Australian politics, society & culture


Behind the scenes with the young Aussie comedian
By Ronnie Scott
By Michaela McGuire
In October 2013, ABC TV and Screen Australia announced a call out for ‘Fresh Blood’, an initiative that offered twenty aspiring comedy creators grants of $10,000 to nurture talent from a new generation of Australian comics. Last week, the fruits of the project launched on iView, and the Australian
Andrew Bolt and Tony Abbott. © Jason Edwards / Newspix
Why do Andrew Bolt and company love to hate the national broadcaster?
By Don Watson
'As I was Saying: A Collection of Musings' by Robert Dessaix, Vintage Australia, 224pp;$27.95
In conversation with Robert Dessaix
By Gail Bell
John Safran's 'Race Relations'
By Alice Pung
The Torah says that we do not see things as they are. We see things as we are. In our everyday relationships, we take ourselves as the yardstick of normality – of rationality, leniency and consideration. The Dhammapadda tells us that conquering others is simple, compared with the task of controlling ourselves. But
James Murdoch speaking at Verge. © Esther Dyson/Flickr
James Murdoch
By Malcolm Knox
Illustration by Jeff Fisher.
By Robyn Annear
Words: Shane Maloney | Illustration: Chris Grosz
By Shane Maloney and Chris Grosz
View of Steels Creek from kitchen window, February 2009 © Daniel Cleaveley/Wikimedia Commons
The Victorian bushfires and the royal commission
By Robert Manne
Forty-three Years at the ABC
By Chris Masters
Despite that dismal episode, I still see the ABC as a national treasure. It can be snobbishly self-important and oafishly bureaucratic. There are a lot of cardigans in those corridors. Managers come and go with the barest understanding of broadcasting, the central purpose of the place. A recent board became its
Words: Shane Maloney | Illustration: Chris Grosz
By Shane Maloney and Chris Grosz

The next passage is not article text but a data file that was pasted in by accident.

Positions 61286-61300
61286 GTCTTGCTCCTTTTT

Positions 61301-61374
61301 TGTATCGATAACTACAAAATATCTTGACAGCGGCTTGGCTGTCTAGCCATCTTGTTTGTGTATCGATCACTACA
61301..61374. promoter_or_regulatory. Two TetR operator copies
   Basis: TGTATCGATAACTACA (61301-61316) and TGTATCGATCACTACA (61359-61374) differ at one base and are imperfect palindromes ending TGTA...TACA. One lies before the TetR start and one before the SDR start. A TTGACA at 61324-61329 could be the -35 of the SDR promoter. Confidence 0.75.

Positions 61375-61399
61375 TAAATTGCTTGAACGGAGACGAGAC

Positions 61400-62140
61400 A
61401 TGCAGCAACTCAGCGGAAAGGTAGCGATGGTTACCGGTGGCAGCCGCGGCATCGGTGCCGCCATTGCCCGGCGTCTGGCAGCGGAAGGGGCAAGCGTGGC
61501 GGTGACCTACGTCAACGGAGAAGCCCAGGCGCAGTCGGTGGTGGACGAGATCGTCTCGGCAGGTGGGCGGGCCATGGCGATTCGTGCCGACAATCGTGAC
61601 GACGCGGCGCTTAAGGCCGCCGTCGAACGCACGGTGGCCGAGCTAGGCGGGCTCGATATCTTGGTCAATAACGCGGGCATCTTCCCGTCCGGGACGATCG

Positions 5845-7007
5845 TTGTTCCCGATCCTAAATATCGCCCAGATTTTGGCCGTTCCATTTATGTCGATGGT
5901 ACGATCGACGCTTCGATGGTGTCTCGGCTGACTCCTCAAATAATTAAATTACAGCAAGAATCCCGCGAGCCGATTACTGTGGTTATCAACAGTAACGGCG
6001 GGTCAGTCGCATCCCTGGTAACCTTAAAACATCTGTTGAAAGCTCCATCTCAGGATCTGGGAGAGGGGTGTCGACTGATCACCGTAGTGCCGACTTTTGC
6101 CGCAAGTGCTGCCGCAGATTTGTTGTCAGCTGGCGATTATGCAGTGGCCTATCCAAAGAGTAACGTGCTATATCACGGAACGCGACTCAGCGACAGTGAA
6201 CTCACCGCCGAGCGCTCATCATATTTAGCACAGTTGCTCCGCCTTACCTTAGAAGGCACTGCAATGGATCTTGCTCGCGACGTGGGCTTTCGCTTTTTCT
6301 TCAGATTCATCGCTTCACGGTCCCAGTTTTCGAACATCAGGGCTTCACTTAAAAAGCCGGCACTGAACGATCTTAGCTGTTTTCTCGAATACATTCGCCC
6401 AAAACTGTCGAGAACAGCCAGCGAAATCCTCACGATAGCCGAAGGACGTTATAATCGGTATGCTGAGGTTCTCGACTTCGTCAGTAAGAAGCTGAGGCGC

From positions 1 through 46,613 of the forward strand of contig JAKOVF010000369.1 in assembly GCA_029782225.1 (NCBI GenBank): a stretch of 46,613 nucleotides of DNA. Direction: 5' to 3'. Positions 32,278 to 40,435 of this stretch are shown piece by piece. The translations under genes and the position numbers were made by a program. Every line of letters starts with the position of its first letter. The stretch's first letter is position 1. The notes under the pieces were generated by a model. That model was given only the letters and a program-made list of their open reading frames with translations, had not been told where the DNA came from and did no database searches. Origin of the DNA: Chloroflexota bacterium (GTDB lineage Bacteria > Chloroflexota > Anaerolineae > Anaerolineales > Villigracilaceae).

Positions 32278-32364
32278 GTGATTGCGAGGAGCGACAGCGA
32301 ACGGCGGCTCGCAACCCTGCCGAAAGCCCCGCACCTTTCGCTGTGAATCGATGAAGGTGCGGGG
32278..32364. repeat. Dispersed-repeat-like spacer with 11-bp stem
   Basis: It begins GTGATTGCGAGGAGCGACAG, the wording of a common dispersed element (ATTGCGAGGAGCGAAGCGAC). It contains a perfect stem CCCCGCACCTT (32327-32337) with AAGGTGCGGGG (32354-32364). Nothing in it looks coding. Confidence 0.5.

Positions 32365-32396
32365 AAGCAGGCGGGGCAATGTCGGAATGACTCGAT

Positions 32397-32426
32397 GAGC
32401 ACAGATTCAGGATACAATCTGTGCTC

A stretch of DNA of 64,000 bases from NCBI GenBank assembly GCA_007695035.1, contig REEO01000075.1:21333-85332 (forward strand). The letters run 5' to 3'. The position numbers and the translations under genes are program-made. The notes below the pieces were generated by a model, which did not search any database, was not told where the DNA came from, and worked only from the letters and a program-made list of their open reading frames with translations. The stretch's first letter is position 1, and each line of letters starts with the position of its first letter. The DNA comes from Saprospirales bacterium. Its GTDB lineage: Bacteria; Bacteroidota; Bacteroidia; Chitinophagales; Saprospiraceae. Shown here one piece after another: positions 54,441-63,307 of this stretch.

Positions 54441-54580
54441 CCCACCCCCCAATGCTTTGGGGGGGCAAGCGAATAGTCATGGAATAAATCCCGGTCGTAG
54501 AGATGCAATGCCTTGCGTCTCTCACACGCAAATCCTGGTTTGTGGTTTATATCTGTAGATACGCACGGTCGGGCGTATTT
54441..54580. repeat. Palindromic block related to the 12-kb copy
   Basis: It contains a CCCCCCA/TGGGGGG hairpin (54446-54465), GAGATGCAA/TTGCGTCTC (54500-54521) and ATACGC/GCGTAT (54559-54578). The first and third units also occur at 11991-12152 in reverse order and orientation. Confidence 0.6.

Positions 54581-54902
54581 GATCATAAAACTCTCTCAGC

Opera Australia’s Troubles
By Gideon Haigh
When Martin retired in January, after a 45-year career, it was with all passion spent. The voice of Wagner's Hans Sachs and Wotan was as rich as ever, but so tinged with bitterness that he declined a formal farewell. He would not be speaking now, save for the public airing of complaints by the mezzo-soprano Fiona
By Craig Sherborne
I am 22 years old. It is 1985. I live in London - hear St Paul's bells practising their scales! They wake me to work on Sundays. I'm a lackey in a backpacker hostel between the cathedral and Blackfriars Station. My room is so small it's called "the box" on the key. My coffees are too weak, wince
Reinvigorating the National Broadcaster
By Robert Manne
This outline of my daily routine should at least make one thing clear: the ABC plays a very important part in my life. As it does for very many Australians. There is almost no institution in Australia that is more generally trusted, valued and loved than the ABC, as survey after survey shows. There is probably no
Melbourne’s International Chamber Music Competition
By Anna Goldsworthy
"Competitions are terrible," says Stefan Heinemeyer, the diminutive, twinkling cellist of the Atos Trio, from Germany. "You go in with certain expectations. It's a lottery. That's why you have to go in a lot.""Competitions are a necessary evil," adds the group's pianist, Thomas Hoppe.Formed in 2003, the Atos Trio has
Illustration by Jeff Fisher.
By John Button
Illustration by Jeff Fisher.
By Anna Goldsworthy